Dave Buschur helped bring the serious tuning of imports out of the shadows and into the mainstream. A ground zero pioneer of the famed Diamond Star cars, Dave has talked and walked big ever since the 4G63 hit the scene in 1989. Not to mention, he's dyno'd and drag raced all the parts and packages that he's conjured under the Buschur Racing banner.
The formative years of the scene were more regionally compartmentalized than today. Generally speaking Hondas were a West Coast trend, old school was big on the East Coast and Diamond Stars were the gems of the Midwest - due in part to Buschur's base of operations in Ohio. Rivalries surfaced as things progressed. One of the biggest was the Honda vs. DSM, but this wasn't a natural evolution. At the time drag Hondas were rough around the edges with body parts removed and plastic sheeting added in the name of weight reduction. Dave and an intrepid Turbo magazine employee created Honda Race Tape in 11-, 12- and 13-second varieties. This comic body blow turned the heat up on the rivalry and also lead racers to address the aesthetics of the cars as well as their performance.
Always on the frontlines, Buschur Racing conducts its own homegrown grassroots event, the DSM Shootout, which celebrated its 15th anniversary in August at the Summit Motorsports Park. Over the years the Civic/Eclipse rivalry gave way to Mitsubishi vs. Subaru showdowns.
Dave and his brother Dan opened the current Buschur Racing shop in 1998 in Wakeman, OH, still in that hub of economic development. After suffering a bit with Mitsu's withdrawal of the 4G63 in the model year '00 Eclipse, the EVO has been a welcome savior to Buschur and DSM enthusiasts. We caught up with the Buschur brothers and their wicked-fast, street-savvy EVOs in their stomping ground, Wakeman, about 40 miles west of Cleveland.
This EVO runs a Buschur Racing...
This EVO runs a Buschur Racing Stage 3 block setup with the only difference being the ARP fasteners. The Stage 3 cylinder head features a set of Buschur Racing bumpsticks, 0.5mm oversized Ferrea valves and high-speed hardware. The 272-degree cams are recommended for 4G63s running a GT-30 or larger turbo.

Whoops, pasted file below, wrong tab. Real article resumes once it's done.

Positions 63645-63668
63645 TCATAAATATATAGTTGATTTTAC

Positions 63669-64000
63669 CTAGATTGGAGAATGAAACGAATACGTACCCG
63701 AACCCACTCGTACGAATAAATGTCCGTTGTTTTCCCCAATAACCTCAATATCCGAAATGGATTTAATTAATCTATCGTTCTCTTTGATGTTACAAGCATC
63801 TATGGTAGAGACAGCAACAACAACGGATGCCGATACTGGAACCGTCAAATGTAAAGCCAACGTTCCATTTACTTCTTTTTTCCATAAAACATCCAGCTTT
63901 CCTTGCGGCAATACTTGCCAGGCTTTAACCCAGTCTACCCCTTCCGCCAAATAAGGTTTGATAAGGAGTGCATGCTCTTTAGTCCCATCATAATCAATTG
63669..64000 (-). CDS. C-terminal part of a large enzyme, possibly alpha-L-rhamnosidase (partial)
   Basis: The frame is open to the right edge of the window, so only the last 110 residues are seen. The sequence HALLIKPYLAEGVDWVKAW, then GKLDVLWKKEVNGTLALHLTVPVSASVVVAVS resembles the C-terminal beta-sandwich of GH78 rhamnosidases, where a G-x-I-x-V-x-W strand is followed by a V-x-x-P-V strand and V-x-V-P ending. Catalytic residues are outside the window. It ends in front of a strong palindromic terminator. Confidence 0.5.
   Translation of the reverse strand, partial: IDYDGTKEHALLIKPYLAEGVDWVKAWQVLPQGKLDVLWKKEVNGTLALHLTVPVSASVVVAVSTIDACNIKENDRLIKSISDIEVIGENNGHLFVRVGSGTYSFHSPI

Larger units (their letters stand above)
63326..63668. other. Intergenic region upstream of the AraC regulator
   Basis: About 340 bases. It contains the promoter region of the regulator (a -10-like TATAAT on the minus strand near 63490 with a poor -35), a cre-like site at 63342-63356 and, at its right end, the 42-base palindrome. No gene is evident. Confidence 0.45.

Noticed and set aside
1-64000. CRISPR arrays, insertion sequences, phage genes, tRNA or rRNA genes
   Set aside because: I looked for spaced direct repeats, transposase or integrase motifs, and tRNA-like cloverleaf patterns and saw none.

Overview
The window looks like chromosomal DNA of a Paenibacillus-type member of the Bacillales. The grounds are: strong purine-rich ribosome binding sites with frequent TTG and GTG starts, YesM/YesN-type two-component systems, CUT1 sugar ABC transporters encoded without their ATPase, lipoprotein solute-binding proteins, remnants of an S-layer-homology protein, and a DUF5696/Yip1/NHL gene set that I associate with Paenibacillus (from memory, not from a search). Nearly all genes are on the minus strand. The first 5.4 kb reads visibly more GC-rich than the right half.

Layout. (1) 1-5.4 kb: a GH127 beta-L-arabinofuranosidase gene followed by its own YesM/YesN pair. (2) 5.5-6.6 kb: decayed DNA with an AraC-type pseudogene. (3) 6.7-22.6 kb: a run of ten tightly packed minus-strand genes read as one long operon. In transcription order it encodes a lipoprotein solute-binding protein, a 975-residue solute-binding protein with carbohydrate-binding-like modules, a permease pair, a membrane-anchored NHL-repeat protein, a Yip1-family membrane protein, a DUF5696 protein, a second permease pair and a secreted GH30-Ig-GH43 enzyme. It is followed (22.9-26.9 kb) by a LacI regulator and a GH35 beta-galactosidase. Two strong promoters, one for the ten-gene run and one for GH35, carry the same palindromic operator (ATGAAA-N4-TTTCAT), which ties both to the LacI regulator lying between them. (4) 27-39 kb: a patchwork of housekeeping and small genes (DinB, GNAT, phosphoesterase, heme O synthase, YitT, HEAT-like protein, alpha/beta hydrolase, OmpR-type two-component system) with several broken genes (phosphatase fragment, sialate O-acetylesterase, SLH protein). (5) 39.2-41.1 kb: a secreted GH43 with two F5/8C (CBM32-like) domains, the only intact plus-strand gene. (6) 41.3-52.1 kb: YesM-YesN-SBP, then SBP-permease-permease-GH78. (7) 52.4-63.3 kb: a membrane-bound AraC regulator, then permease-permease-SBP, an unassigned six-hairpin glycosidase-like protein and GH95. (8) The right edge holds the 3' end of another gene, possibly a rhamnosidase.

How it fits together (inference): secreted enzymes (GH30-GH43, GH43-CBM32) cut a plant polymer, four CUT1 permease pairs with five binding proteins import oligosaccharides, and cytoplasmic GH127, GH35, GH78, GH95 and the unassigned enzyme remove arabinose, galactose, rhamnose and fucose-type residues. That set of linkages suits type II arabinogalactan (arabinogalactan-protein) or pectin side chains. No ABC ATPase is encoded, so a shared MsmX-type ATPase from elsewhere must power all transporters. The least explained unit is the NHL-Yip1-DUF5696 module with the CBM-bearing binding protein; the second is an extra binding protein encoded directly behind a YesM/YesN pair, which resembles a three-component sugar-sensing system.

The lightweight features of the EVO RS appealed to Dave's high-performance nature so he sold his Rally Red EVO development car to his brother Dan and started modifying it immediately. The car received their Stage 1 and 2 within 400 miles of owning it. These modifications included their 3-inch turbo back exhaust, MAF pipe, upper I/C pipe, upgraded Forge compressor bypass valve, boost gauge and mount, reflashed ECU and a boost controller.
Dave said he wanted to build the most responsive and fun-to-drive car possible. "I chose to run the Forced Performance EVO Green Turbo on the car and, combined with all the other tricks we had done on the car, it ran a 10.88 at 128 mph," Dave says. "I was extremely happy with the car in this trim and loved driving it."
The horsepower and torque were both instant, making 450 whp and 451 lb-ft of torque on our Mustang AWD500SE dyno. The peak torque came in at only 4,500 rpm. This turbo was in its early stages of development at the time and had to be taken off the car to be sent in for inspection.